Bronchopneumonia is likewise frequent in cachectics, and chronic interstitial pneumonia, with shrinking of the parenchyma and dilatation of the bronchi, very frequent. Heschl first drew attention to this latter, and since then other French writers have taken up the subject (Charcot, Lancereaux, Laveran, Grasset, and others).
The contraction of the lungs develops either insidiously, and is then perhaps the result of bronchitis and peribronchitis, or it occurs as the outcome of a pneumonia.
Yet in a number of published cases, as the autopsy records show (see, for instance, Grasset), tuberculosis played an undoubted role.
A peculiar disease of the apices of the lungs has been described by de Brun, which he often observed in Beirut in youthful malarial cachectics. Its symptoms were dry, often tormenting cough, dulness, bronchial breathing, yet no friction sounds and no rales. The condition came and went with the paroxysms of fever, though in other cases it remained for a long time with slight fluctuations of severity. Occasionally there was added a diffuse bronchitis with sonorous rales limited to the apex. Tubercle bacilli were never found, though Laveran's organisms appeared in the blood.
In two cases on which postmortems were made no changes were found in the apices, and de Brun assumes that the disturbances were entirely the result of congestion (?).
Unfortunately, he has published no complete case history, so that it is difficult properly to judge of his assertions.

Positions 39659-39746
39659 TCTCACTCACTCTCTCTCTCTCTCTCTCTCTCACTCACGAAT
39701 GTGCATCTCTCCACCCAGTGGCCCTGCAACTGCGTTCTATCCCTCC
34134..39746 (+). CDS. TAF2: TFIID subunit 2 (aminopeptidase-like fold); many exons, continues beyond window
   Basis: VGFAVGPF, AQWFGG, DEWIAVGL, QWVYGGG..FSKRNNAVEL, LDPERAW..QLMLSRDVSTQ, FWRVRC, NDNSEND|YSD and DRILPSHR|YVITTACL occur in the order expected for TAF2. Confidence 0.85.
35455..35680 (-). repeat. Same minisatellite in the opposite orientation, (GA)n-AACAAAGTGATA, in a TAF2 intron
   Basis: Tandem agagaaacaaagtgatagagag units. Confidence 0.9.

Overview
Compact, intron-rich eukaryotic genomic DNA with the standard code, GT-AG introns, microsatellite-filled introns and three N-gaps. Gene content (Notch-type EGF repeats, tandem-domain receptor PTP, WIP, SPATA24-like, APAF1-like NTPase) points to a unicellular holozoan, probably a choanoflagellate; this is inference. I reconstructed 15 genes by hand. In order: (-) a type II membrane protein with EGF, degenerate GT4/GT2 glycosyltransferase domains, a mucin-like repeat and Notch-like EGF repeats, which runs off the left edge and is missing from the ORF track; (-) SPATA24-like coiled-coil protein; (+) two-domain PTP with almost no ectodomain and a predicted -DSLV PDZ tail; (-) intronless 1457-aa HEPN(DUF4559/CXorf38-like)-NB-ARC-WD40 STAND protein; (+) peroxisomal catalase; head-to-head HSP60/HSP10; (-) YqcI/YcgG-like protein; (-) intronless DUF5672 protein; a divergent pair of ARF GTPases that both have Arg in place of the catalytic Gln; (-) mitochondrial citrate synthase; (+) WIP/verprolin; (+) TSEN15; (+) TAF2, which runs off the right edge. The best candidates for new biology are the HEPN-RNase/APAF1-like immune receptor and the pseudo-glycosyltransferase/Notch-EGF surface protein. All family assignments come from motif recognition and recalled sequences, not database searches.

Pleurisy occurs apart from pneumonia only accidentally, and is rarely a complication of malaria .
Hertz reports a case of tertian with pleurisy in which the friction rales disappeared on the apyretic days, though it is scarcely conceivable that the fibrinous deposit could be so rapidly absorbed. According to Steudel, blackwater fever is frequently accompanied by pleuritis sicca.
Tuberculosis of the lungs occurs in malarial patients at least as frequently as in the non malarial. The assertion made in former times that malaria and tuberculosis excluded each other (Boudin) doubtless depends on the fact that malarial regions, on account of their general climatic conditions, are more favorable to the respiratory organs. As a consequence, in these countries, tuberculosis plays a less dominating role. The smaller number of tuberculosis cases in Algeria in comparison with France is to be attributed, therefore, not to the malaria, but to the climate. The experience of the Roman pathologists is probably more correct, namely, that the debilitated malarial patients offer an especially favorable soil for tuberculosis. Others have arrived at the same conclusion.
Nor are all malarial countries spared tuberculosis. In India both diseases occur side by side; the same is true of Tongking, the Antilles, Guiana, etc. (see Jousset). Carsten actually asserts that phthisis is more frequent in the tropics than in temperate and cold climates.